The long-pending proposal of a self-regulating organisation (SRO) for mutual fund (MF) distributors got a shot in the arm on Monday as the Securities and Exchange Board of India (Sebi) proposed doing away with the application process and, instead, suggested a nomination process.
“This should expedite the process of granting SRO status to a suitable body,” said a senior MF official, requesting anonymity.
In another key proposal made in the consultation paper, the regulator included ‘stock exchange’ in the definition of an SRO. The earlier definition categorically excluded the term.
The market regulator proposed setting up of an independent nomination committee, preferably headed by a retired High Court or Supreme Court (SC) judge, who will give recommendations to Sebi regarding the suitability of an entity for the role of SRO. The pending cases may also be considered by this committee.
“It is important that the recognised body evenly represents all sets of distributors whether it is independent financial advisors, banks or national distributors,” said Bharat Bagla, a MF distributor.
The regulator, in its consultation paper put out various details on the composition of an SRO and what would be the roles of the key personnel.
The SRO’s purview would be restricted to dealing with disputes between investors and its members. Such disputes would be outside the ambit of the SRO.
Citing the rise in complaints against investment advisers (IAs), Sebi also underlined the need for an SRO for advisers.
In March 2014, Sebi’s in-principle approval for Institution for Mutual Fund Intermediaries (Imfi) was challenged in the Securities Appellate Tribunal (SAT) on a technical point by another applicant—Financial Planning Supervisory Foundation (FPSF).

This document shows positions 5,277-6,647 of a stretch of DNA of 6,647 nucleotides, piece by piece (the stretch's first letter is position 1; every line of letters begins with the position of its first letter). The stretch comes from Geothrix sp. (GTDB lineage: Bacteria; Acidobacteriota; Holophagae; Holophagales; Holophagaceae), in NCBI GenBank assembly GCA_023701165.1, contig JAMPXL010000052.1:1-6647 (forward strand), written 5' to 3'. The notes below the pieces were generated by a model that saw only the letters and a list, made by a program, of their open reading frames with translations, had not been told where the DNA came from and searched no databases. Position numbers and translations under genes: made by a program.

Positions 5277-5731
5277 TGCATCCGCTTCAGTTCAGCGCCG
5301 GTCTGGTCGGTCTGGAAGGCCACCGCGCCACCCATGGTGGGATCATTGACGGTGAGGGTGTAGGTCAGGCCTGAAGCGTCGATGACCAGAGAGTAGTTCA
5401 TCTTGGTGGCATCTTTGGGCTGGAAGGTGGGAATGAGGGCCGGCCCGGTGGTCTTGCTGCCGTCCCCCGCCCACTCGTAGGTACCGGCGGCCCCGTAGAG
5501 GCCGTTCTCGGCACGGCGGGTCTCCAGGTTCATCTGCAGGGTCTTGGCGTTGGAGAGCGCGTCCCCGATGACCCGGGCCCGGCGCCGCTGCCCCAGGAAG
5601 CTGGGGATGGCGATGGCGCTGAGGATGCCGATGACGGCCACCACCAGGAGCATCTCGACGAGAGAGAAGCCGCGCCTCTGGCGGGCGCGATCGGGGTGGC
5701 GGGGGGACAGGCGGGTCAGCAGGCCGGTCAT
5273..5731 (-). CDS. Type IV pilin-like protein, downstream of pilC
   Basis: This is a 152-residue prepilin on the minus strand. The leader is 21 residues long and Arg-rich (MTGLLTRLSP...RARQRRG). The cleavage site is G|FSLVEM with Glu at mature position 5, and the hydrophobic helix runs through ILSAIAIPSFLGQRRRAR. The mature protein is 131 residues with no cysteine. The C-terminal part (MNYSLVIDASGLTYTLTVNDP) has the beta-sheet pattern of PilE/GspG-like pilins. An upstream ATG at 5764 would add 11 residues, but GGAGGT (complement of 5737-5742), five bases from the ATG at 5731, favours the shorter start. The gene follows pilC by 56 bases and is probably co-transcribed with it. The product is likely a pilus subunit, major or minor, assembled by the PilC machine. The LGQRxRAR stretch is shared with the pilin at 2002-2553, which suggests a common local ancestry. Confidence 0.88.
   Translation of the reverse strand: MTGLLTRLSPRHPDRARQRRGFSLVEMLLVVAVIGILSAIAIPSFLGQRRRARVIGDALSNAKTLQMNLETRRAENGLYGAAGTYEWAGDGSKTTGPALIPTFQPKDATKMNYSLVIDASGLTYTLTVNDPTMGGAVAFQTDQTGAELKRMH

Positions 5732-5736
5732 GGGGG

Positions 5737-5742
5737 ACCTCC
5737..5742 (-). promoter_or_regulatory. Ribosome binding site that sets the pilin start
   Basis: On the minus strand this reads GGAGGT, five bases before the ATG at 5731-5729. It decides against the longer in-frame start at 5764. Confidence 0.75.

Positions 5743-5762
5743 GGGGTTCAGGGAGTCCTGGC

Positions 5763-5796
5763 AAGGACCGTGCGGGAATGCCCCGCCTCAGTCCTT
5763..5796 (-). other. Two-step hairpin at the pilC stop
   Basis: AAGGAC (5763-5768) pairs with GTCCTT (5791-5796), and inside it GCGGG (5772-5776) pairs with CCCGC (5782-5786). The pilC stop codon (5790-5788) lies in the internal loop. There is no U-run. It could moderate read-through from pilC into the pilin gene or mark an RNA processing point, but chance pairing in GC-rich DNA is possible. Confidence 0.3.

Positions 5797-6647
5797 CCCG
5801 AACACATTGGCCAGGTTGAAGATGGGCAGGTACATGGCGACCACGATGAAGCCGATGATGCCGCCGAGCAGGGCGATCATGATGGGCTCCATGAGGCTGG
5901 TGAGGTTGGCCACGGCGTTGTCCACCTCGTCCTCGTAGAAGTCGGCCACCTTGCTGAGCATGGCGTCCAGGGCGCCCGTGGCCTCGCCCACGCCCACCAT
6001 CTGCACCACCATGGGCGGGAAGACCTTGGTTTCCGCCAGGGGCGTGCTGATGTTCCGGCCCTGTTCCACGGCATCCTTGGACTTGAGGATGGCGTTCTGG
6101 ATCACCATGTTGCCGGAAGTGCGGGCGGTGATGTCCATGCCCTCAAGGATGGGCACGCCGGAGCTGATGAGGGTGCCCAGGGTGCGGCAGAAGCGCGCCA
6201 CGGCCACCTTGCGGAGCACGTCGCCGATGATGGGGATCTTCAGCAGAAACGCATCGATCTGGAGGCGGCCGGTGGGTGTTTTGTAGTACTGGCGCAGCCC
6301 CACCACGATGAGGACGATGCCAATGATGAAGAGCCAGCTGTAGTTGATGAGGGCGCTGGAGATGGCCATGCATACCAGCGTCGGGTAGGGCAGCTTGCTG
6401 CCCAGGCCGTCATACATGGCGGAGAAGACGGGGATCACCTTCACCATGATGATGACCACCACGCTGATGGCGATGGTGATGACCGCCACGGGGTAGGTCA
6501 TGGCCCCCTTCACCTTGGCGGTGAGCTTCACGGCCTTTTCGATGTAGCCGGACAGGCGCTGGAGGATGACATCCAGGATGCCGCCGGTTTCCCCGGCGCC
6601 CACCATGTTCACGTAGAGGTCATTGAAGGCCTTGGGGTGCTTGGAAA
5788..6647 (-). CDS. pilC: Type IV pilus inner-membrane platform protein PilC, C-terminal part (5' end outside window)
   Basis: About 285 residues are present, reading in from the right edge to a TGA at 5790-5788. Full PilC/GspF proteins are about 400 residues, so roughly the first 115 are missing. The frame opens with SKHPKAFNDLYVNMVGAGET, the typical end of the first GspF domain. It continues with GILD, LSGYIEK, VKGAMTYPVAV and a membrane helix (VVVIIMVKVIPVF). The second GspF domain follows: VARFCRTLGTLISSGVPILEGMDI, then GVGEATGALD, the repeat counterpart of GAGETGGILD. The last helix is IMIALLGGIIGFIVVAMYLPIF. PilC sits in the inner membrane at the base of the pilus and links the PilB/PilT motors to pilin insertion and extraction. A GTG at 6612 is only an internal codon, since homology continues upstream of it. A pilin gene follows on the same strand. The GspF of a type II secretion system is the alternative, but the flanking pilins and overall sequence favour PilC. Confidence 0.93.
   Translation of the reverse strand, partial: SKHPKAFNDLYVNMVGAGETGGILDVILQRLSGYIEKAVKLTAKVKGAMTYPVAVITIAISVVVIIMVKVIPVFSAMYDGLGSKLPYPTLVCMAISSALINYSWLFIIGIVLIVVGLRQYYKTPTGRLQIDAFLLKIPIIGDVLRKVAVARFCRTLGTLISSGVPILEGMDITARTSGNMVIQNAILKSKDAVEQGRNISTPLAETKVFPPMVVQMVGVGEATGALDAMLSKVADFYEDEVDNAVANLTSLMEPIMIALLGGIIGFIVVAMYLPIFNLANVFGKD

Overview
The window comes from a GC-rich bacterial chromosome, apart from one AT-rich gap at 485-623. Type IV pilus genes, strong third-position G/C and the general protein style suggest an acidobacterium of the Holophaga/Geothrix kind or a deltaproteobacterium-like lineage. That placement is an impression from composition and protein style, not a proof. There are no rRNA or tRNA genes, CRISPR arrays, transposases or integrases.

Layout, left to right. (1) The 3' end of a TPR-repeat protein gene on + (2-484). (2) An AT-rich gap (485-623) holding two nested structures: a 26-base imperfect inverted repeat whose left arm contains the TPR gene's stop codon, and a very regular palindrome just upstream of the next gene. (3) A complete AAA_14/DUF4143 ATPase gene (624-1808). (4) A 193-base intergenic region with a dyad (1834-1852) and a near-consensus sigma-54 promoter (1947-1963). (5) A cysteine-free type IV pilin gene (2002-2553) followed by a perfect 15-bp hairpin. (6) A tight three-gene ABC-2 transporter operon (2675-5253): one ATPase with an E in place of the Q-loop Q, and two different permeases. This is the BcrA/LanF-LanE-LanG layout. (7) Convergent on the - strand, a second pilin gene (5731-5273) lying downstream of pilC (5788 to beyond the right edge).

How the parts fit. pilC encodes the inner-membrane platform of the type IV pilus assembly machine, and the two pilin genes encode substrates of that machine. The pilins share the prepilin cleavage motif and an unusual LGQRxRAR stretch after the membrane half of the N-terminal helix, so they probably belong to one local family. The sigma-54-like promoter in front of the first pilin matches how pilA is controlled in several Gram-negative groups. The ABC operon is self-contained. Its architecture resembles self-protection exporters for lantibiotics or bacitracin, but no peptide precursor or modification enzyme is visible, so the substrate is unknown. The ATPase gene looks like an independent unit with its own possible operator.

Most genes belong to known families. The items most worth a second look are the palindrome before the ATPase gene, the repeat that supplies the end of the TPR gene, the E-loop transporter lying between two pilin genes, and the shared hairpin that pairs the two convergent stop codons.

FPSF held that Imfi’s application for SRO came even before it was incorporated. This meant that Imfi was not a legal entity at the time of its application. Moreover, Imfi’s application was filed on August 2, 2013, which was four days after the cut-off date of July 29, 2013.
In November 2015, SAT set aside Sebi's in-principle approval for Imfi and directed the market regulator not to take any steps till it properly follows the laws.
However, FPSF filed a plea in the SC arguing that the SAT ruling had wrongly held that Sebi was justified in acknowledging Imfi's application as regulations didn't require the applicant to be an incorporated entity.
In October 2017, the SC allowed Sebi to start afresh the selection process for SRO. Following this, Sebi sought leave from the apex court to make necessary amendments to the SRO-related regulations.
The market regulator has sought comments from the public on the consultation paper latest by April 21.